Muslims threaten revenge over their lost investments

Click to follow
The Independent Online
MUSLIMS who remortgaged their homes to invest in an interest-free loan scheme, last night threatened 'Islamic justice' for an Asian businessman who has disappeared owing more than pounds 2m.

Mohammed Ramzan's Muslim World Finance company in Bradford, West Yorkshire, closed its doors four weeks ago, leaving more than 150 depositors in debt and in fear of losing their homes.

Local Asian businessmen offered a pounds 15,000 reward for information leading to Mr Ramzan's arrest, but other members of Bradford's Muslim community have vowed to 'cut off his hands', in accordance with Islamic law.

'This is the biggest Muslim fraud ever in Britain. There is a lot of bad feeling. Some people want to kill him because of the insult to our religion. We want to bring him to justice, Muslim justice,' said one leading investors' committee figure.

Muslims invested in Mr Ramzan's company after he persuaded religious leaders he could offer interest-free mortgages if investors deposited an interest-free lump sum for one year. At the end of the year, he would return their money and loan them three times the amount they had deposited.

They were attracted to the scheme because it seemed to solve the problem of interest, which is forbidden by the Holy Koran. Local mosques regarded Mr Ramzan as a 'good Muslim'.

West Yorkshire Fraud Squad is now investigating the company's affairs after scores of complaints.

A Muslim World Finance investors committee meeting last night heard that some investors had deposited more than pounds 50,000. They were told there had been sightings of Mr Ramzan in the Midlands area within the last few days. The committee agreed that members would try to track him down.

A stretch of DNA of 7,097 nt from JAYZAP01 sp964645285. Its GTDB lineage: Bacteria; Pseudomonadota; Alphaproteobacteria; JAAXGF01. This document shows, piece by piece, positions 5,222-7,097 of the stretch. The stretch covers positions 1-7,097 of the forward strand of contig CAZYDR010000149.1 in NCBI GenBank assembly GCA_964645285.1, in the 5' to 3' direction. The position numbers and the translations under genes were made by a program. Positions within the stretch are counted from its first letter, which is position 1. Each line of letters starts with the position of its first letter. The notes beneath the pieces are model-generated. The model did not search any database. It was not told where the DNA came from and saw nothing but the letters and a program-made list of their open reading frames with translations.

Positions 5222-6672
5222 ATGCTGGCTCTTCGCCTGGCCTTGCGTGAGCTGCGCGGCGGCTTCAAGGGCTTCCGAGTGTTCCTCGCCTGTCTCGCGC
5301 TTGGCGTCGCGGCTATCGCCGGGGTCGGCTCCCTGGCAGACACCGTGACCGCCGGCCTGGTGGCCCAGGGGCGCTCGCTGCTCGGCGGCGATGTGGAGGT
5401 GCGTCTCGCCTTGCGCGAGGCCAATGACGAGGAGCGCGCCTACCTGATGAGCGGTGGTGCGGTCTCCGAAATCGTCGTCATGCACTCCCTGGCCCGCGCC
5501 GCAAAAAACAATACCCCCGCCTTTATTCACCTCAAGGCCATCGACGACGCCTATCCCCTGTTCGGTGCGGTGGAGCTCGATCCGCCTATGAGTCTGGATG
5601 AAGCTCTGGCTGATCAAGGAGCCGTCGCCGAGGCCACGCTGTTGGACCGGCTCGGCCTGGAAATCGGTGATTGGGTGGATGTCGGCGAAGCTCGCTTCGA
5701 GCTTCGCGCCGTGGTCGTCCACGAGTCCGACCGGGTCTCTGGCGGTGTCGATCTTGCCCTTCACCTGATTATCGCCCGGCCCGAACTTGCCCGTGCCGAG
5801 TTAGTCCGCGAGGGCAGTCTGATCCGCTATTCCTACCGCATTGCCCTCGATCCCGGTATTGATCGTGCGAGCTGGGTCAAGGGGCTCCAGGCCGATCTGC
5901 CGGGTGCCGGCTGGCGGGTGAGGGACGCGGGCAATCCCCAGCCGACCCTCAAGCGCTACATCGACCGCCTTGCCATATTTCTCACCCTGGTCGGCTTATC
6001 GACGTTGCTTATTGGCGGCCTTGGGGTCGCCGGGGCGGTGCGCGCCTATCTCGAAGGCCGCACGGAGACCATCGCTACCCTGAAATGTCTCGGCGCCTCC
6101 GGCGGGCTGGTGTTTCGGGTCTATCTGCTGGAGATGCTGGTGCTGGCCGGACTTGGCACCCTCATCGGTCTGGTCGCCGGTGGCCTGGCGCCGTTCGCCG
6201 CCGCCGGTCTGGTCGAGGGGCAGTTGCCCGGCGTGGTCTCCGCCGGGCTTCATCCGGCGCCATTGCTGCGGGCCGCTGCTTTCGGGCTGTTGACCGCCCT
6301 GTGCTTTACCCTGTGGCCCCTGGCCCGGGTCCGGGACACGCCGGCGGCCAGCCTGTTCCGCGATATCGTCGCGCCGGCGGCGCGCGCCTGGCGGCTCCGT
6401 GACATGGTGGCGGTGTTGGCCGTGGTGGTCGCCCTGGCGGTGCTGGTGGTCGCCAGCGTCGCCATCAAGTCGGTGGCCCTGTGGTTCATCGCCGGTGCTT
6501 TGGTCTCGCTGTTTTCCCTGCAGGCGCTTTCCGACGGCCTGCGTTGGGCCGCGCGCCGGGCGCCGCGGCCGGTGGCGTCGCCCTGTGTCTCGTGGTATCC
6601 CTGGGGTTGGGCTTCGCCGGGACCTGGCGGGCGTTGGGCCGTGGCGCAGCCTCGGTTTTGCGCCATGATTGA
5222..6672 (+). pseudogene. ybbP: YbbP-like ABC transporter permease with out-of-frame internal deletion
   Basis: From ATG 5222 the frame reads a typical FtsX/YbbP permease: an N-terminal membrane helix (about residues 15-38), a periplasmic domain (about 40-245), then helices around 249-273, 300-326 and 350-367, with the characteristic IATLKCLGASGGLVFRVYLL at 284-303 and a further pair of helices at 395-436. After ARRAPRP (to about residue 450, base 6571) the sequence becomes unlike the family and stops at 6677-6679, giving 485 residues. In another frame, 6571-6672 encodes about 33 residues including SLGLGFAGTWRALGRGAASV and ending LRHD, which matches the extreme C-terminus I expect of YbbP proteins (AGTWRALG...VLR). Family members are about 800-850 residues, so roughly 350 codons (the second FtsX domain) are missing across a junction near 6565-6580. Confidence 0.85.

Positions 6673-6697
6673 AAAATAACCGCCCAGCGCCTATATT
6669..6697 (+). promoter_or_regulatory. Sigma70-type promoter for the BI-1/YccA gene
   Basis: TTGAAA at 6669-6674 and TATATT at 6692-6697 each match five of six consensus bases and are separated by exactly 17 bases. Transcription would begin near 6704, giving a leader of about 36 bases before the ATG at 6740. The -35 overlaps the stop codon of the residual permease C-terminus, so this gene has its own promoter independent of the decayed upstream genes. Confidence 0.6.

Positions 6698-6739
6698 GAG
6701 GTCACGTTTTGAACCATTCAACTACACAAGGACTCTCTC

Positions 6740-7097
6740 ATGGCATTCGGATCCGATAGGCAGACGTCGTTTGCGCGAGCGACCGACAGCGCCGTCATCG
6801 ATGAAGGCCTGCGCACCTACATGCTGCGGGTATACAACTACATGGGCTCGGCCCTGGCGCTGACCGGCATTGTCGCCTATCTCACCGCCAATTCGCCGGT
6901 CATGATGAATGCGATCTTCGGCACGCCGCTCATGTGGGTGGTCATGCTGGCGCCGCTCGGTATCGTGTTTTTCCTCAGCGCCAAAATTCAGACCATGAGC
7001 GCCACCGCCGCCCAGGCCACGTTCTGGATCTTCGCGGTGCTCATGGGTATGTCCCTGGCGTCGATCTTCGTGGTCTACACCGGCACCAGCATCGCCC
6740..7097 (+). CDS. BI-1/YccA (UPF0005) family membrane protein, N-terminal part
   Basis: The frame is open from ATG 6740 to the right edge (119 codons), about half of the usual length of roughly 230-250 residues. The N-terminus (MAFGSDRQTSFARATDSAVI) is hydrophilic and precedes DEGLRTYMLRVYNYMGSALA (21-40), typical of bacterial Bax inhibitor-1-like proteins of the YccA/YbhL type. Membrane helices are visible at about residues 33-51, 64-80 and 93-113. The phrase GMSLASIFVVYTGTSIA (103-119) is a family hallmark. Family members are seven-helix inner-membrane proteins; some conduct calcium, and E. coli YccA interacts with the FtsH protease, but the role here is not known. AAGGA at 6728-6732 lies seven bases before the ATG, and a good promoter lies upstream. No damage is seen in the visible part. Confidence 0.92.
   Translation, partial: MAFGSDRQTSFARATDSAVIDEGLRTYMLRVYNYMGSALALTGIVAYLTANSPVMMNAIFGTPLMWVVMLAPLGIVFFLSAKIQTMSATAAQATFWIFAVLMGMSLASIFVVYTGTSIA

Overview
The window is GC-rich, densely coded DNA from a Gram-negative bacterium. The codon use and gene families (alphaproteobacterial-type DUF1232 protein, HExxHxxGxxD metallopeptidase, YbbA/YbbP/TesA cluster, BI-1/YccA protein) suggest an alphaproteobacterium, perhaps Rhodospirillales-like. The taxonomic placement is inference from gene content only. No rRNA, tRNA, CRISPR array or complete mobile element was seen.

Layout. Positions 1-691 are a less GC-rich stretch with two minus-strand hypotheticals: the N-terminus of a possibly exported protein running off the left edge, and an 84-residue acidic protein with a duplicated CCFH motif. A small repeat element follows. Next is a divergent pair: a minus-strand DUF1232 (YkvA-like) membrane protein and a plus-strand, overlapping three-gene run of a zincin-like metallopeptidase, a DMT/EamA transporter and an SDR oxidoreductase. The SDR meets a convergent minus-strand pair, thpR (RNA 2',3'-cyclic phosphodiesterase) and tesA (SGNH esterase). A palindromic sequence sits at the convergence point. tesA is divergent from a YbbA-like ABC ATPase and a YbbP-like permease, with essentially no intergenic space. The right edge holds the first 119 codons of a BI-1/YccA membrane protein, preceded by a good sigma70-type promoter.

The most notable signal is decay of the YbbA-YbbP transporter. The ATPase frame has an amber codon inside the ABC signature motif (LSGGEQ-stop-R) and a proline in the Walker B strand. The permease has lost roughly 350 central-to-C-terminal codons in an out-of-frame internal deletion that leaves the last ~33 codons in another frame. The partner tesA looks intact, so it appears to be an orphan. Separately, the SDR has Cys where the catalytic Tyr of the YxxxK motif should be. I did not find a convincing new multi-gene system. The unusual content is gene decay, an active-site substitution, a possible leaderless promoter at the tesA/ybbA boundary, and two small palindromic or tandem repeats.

David Musa Pidcock, leader of the Islamic Party of Britain, said he had threatened legal action against Mr Ramzan after investors said he had claimed to have the party's backing.

Mr Pidcock said that Mr Ramzan had tried to persuade him to go to Saudi Arabia with him to recruit support for the scheme. He said he refused because he believed the scheme was 'fishy'.

Mohammed Rafi, a Bradford haulage contractor, said he was owed pounds 15,000 and that his brother was owed more. He remortgaged his house to invest in MWF after another brother became an agent for the scheme.

'We trusted him because he was a Muslim. I invested pounds 15,500 in September 1991. I remortgaged my house. My mortgage was pounds 17,000, but it is nearly pounds 50,000 now. He was supposed to give my brother a free mortgage at Christmas, but he disappeared for four months on holiday,' he said.

Mr Ramzan agreed to pay Mr Rafi pounds 225 per month to cover the remortgaging of this house, until the 'free mortgage' began, when Mr Rafi would repay the money. But the cheques failed to arrive and Mr Rafi ran up four months' arrears on his mortgage.

He demanded his money back in July and Mr Ramzan promised he could collect it within two weeks.

But when he arrived to collect on 30 July, the MWF office was closed and a note referred all callers to a local solicitor. The solicitor has told investors he is not acting for Mr Ramzan.

'I asked local people where he was living. The curtains were closed at his house and neighbours said a van had come in the night and taken all the furniture away. Everybody has been looking for him since,' Mr Rafi said.